Format

Send to

Choose Destination
Metab Brain Dis. 2017 Oct;32(5):1335-1355. doi: 10.1007/s11011-017-0077-2. Epub 2017 Jul 27.

The putative role of environmental aluminium in the development of chronic neuropathology in adults and children. How strong is the evidence and what could be the mechanisms involved?

Author information

1
Tir Na Nog, Bryn Road seaside 87, Llanelli, Wales, SA15 2LW, UK.
2
Department of Medicine, Imperial College London, Hammersmith Hospital, London, England, W12 0HS, UK. basant.puri@imperial.ac.uk.
3
College of Medicine, Department of Pediatrics, University of Arkansas for Medical Sciences, Arkansas Children's Hospital Research Institute, Little Rock, AR, 72202, USA.

Abstract

The conceptualisation of autistic spectrum disorder and Alzheimer's disease has undergone something of a paradigm shift in recent years and rather than being viewed as single illnesses with a unitary pathogenesis and pathophysiology they are increasingly considered to be heterogeneous syndromes with a complex multifactorial aetiopathogenesis, involving a highly complex and diverse combination of genetic, epigenetic and environmental factors. One such environmental factor implicated as a potential cause in both syndromes is aluminium, as an element or as part of a salt, received, for example, in oral form or as an adjuvant. Such administration has the potential to induce pathology via several routes such as provoking dysfunction and/or activation of glial cells which play an indispensable role in the regulation of central nervous system homeostasis and neurodevelopment. Other routes include the generation of oxidative stress, depletion of reduced glutathione, direct and indirect reductions in mitochondrial performance and integrity, and increasing the production of proinflammatory cytokines in both the brain and peripherally. The mechanisms whereby environmental aluminium could contribute to the development of the highly specific pattern of neuropathology seen in Alzheimer's disease are described. Also detailed are several mechanisms whereby significant quantities of aluminium introduced via immunisation could produce chronic neuropathology in genetically susceptible children. Accordingly, it is recommended that the use of aluminium salts in immunisations should be discontinued and that adults should take steps to minimise their exposure to environmental aluminium.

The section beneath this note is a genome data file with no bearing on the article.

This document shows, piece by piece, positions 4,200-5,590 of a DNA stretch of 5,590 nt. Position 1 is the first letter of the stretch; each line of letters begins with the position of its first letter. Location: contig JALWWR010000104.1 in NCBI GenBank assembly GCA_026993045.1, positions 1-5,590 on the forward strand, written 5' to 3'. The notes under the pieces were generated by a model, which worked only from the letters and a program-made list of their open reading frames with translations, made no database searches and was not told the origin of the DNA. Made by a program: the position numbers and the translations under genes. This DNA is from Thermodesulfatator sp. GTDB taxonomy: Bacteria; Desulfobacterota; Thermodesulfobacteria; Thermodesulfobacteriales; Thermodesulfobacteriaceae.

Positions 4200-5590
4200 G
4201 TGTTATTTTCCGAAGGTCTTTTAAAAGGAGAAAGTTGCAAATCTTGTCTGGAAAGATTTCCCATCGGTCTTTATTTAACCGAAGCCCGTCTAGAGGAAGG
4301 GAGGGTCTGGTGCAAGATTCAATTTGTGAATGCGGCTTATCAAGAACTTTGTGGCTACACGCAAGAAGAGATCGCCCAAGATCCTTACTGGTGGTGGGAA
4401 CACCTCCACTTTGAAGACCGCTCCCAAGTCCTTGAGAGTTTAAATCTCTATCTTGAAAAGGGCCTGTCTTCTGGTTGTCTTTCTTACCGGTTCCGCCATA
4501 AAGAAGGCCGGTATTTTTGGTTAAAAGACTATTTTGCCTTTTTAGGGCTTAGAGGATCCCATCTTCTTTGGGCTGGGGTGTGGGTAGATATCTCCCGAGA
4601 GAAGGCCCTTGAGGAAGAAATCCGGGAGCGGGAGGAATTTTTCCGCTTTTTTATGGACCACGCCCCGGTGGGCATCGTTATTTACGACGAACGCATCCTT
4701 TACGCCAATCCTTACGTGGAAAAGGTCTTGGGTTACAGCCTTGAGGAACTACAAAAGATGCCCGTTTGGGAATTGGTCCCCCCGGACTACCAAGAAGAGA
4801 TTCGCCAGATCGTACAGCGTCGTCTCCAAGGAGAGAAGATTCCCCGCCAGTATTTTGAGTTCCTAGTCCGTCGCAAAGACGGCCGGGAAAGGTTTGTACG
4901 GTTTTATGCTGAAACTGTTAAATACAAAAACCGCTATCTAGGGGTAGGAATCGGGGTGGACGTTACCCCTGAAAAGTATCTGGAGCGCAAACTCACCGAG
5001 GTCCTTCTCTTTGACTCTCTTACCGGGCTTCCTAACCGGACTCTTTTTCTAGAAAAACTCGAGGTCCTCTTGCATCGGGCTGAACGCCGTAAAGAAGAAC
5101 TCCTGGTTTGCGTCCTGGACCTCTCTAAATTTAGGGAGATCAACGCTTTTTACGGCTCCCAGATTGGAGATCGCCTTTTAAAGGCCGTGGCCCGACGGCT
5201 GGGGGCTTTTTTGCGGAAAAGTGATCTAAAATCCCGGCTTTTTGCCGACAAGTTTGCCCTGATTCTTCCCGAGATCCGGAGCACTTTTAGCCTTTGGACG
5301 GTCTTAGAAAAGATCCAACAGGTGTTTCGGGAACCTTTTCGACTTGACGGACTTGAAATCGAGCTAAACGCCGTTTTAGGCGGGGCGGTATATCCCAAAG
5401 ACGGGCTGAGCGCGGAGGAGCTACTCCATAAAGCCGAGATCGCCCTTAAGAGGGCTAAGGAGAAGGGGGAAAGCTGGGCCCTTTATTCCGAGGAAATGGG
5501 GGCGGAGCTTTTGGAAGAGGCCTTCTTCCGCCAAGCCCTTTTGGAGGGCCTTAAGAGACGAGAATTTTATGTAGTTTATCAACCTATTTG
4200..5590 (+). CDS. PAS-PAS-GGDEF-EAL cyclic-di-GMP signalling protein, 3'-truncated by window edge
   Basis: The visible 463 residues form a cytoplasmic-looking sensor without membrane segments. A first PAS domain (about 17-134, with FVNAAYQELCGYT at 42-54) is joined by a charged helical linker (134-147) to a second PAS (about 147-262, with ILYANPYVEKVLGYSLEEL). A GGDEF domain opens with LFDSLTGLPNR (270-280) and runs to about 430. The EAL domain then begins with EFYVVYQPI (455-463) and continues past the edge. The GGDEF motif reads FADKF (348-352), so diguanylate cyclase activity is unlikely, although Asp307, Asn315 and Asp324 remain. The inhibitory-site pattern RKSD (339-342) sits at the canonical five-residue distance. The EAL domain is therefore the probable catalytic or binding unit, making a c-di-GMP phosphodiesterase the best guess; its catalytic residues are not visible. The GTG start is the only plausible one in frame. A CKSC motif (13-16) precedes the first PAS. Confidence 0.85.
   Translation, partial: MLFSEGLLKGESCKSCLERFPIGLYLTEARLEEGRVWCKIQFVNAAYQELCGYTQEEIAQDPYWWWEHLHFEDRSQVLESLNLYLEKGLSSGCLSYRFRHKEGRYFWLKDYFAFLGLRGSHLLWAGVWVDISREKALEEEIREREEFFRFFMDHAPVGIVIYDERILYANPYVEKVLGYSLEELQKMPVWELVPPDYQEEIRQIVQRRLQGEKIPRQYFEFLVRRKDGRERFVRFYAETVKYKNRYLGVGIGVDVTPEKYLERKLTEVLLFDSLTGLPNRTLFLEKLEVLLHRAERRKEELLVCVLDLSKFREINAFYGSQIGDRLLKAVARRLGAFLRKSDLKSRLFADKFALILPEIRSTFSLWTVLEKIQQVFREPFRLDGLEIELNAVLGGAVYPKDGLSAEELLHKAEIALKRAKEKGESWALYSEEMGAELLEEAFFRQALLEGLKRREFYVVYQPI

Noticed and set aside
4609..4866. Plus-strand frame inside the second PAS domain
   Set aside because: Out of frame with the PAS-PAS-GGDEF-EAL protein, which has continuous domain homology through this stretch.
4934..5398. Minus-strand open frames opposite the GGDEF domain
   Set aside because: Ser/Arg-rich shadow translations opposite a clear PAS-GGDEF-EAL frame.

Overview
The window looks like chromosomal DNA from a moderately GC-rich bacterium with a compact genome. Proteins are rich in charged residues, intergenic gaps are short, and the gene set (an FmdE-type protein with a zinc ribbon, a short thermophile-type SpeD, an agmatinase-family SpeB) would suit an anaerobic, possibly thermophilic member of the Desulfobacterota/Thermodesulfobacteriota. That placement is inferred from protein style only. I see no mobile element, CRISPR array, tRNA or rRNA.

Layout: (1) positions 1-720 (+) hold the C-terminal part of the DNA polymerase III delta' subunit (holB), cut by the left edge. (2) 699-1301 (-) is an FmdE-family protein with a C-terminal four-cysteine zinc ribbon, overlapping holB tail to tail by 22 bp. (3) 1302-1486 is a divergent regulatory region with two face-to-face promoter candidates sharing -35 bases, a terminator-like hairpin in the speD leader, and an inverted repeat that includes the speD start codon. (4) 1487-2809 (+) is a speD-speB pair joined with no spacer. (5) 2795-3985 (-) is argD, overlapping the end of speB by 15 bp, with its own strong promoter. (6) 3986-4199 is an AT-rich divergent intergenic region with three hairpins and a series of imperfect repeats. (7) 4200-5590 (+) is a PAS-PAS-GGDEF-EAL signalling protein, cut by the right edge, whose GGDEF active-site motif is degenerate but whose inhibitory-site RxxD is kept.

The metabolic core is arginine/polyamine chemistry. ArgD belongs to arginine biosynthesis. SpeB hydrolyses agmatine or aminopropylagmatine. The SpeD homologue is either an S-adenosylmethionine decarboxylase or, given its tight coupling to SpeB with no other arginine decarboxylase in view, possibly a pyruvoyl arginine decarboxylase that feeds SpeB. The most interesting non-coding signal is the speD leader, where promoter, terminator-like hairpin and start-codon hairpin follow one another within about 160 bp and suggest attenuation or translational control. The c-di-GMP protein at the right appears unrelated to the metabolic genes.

KEYWORDS:

Aluminum; Alzheimer disease; Autism spectrum disorder; Autoimmunity; Brain; Neuropathology

PMID:
28752219
PMCID:
PMC5596046
DOI:
10.1007/s11011-017-0077-2
[Indexed for MEDLINE]
Free PMC Article

Supplemental Content

Full text links

Icon for Springer Icon for PubMed Central
Loading ...
Support Center